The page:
A bookmaker displaying odds on the result of the British general election outside the Houses of Parliament in central London on May 6, 2015, the day before the election. (Leon Neal/AFP/Getty Images)

The following is a guest post from political scientist Benjamin Lauderdale of the London School of Economics, one of the authors of electionforecast.co.uk.


The 2015 election has been another triumph for the British exit poll team, which includes John Curtice (University of Strathclyde), Jouni Kuha (LSE), Rob Ford (Manchester), Steve Fisher and Jon Mellon (Oxford). In 2010, when the exit poll came out as the polls closed, there was general incredulity that the Liberal Democrats had lost seats despite the “Clegg surge” in the national polls that followed the first debate. Yet, the exit polls proved to be remarkably on target: predicting Conservative (Con) 307, Labour (Lab) 255, Liberal Democrat (LD) 59 vs. a final result of Con 306, Lab 258, LD 57.

The exit poll released Thursday night met with similar skepticism on the BBC and other broadcasts when it arrived predicting Con 316, Lab 239, LD 10, Scottish National Party (SNP) 58. Paddy Ashdown, former leader of the Liberal Democrats, promised to eat his hat if they proved to be correct, and simply refused to speculate on their implications. Most forecasters, (my team at electionforecast.co.uk very much included) had the Conservatives only narrowly ahead of Labour on seats, and a few had Labour ahead. Our final forecast was for Con 278 (90 percent interval 252-305), Lab 267 (240-293), SNP 53 (47-57), LD 27 (21-33). In our simulations, we had a 1.3 percent chance of Con at 316 or more and a 4.8 percent chance of Lab at 239 or lower, so these numbers were surprises given the polls, but they were not (yet) as extreme as some historical poll errors in Britain (i.e. 1992). However the most surprising result of the exit poll was not actually the Conservative lead over Labour, but rather the decimation of the Liberal Democrats. While many pollsters expected the Liberal Democrats to receive a national vote share similar to what they actually received, they did a much poorer job of converting those votes into seats than many expected based on polls of the seats where they had incumbents.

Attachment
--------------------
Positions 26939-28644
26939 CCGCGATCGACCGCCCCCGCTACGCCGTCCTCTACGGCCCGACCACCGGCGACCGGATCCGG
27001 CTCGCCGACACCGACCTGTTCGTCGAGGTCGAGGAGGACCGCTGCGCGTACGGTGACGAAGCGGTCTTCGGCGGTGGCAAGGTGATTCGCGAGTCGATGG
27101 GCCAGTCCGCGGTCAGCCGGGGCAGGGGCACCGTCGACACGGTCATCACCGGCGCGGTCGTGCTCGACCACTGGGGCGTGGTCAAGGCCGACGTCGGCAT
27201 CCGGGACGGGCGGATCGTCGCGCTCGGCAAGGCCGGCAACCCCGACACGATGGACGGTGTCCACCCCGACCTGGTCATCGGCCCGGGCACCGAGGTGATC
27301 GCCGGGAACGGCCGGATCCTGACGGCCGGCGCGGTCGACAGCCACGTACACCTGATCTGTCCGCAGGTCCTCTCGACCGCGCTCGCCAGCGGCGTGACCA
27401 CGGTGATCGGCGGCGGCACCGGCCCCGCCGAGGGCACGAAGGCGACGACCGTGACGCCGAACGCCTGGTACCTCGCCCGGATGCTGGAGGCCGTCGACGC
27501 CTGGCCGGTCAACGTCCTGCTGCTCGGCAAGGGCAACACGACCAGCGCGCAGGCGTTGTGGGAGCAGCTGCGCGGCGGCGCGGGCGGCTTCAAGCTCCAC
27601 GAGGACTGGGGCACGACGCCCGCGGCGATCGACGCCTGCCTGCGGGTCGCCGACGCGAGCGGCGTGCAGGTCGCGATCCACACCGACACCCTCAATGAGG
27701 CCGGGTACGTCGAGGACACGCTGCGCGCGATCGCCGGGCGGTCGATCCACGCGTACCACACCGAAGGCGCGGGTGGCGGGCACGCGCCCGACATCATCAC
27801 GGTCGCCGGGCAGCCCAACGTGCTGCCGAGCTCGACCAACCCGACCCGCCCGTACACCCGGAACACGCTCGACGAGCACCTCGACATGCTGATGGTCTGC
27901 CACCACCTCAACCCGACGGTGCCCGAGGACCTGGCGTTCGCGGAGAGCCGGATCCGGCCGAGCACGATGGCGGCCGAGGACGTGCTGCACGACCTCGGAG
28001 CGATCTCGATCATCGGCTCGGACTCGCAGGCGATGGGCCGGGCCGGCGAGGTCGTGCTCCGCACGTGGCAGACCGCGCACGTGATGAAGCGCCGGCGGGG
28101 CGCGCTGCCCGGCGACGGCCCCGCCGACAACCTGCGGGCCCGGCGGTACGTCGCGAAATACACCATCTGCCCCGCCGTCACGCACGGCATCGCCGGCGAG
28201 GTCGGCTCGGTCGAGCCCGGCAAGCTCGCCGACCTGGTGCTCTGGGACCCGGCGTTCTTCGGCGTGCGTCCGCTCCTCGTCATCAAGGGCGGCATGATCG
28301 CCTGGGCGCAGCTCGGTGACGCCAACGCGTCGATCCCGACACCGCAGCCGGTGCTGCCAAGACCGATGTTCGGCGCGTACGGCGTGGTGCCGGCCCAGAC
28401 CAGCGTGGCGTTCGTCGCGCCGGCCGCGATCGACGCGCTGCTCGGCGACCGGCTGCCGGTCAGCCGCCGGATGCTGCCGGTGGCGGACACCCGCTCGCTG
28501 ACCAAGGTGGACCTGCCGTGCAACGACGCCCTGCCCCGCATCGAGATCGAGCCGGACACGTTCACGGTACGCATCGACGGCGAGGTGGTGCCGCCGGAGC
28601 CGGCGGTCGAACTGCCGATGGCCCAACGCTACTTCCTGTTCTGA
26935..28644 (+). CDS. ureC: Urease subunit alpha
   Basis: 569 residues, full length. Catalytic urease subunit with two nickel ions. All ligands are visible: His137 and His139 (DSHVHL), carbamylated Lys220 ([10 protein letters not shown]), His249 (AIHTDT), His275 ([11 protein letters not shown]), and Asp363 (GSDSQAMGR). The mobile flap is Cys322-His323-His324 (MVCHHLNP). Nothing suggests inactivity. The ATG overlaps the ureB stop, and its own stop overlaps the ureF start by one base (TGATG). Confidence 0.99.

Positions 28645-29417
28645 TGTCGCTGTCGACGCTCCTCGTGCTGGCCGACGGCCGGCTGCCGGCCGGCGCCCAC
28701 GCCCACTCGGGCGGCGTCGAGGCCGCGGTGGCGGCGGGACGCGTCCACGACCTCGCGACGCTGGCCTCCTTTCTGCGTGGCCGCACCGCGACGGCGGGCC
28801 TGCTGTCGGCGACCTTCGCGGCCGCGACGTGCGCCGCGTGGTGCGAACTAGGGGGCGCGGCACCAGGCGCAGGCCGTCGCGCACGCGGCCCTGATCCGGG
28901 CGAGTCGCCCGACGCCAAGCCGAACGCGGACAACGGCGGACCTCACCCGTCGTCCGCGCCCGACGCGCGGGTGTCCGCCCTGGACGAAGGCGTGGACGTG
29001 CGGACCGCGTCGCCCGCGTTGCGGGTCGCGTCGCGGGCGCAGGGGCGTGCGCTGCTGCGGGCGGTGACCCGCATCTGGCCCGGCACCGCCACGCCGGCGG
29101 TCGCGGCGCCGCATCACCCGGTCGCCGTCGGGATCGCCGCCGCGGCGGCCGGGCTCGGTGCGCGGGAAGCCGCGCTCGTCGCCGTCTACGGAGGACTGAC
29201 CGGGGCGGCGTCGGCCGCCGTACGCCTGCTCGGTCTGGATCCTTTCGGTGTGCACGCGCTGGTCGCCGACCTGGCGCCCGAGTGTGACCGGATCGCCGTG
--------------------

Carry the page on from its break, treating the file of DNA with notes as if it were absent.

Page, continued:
The 2015 exit poll was not quite as close to the mark as the 2010, as the final results deviated even further from expectations than the exit poll predicted. The likely totals are Con 329, Lab 233, LD 8, SNP 56 as of this writing (594 of 632 GB declarations) [JT: as of 7 a.m. Eastern time, BBC now predicting Conservative 331, Labour 232, the Lib Dems 8, the SNP 56, Plaid Cymru 3, UKIP 1, the Greens 1 and others 19.]. In both 2010 and 2015, the exit poll surprised because it was very different than what the pre-election polls seemed to imply.   This was obviously more than a bit off, and no one did much better (Steve Fisher’s ElectionsEtc appears to have come closest, but both the Tories and Liberal Democrats were still outside his 95 percent prediction intervals). This also includes the betting markets (which had higher tail probabilities of a Conservative majority, but these were still not very high). You could have made a great deal of money betting on the Liberal Democrats securing fewer than 10 seats.

So why have the exit polls tended to be so much more accurate than the pre-election polling? The biggest reason is that the exit poll simply has a better design than any pre-election poll can use. The exit poll is a panel design, where most of the polling stations that are exit polled are retained from the last election. This provides at pretty good solution to one of the fundamental difficulties of polling: that the sample you draw might be unrepresentative of the target population. The exit poll sample may still be unrepresentative.   But if you know the relationships between your exit poll data and the actual results from the previous election, for each polling station, it is a lot easier to figure out how to interpret the changes you see in the exit poll data you get in this election. YouGov, taking advantage of its online panel, attempted to take advantage of a similar logic by re-interviewing respondents who answered vote intention question in 2010, however this seems not to have resolved the problem.

The question of why the pre-election national polls were so far off on the Labour-Conservative margin in 2015 is going to be the subject of extensive investigation over the coming weeks and months. We simply do not know what went wrong yet. The error appears to have been nearly the same magnitude as in 1992, and in the same “Shy Tory” direction. The 1992 error led to a lengthy period of internal assessment within the British polling industry. That error led to, among other changes, a push by many pollsters to use political rather than just demographic weighting (past vote or party identification), but 2015 shows that this is still far from a panacea. As Kieran Pedley noted before the election, the upheavals in British politics in the last few years gave some reason to fear another big polling error in 2015. At the moment, while we have a pretty good idea of why the exit poll tends to work well, we do not have a very good idea of why the pre-election telephone and online polls have proved so unreliable in British general elections.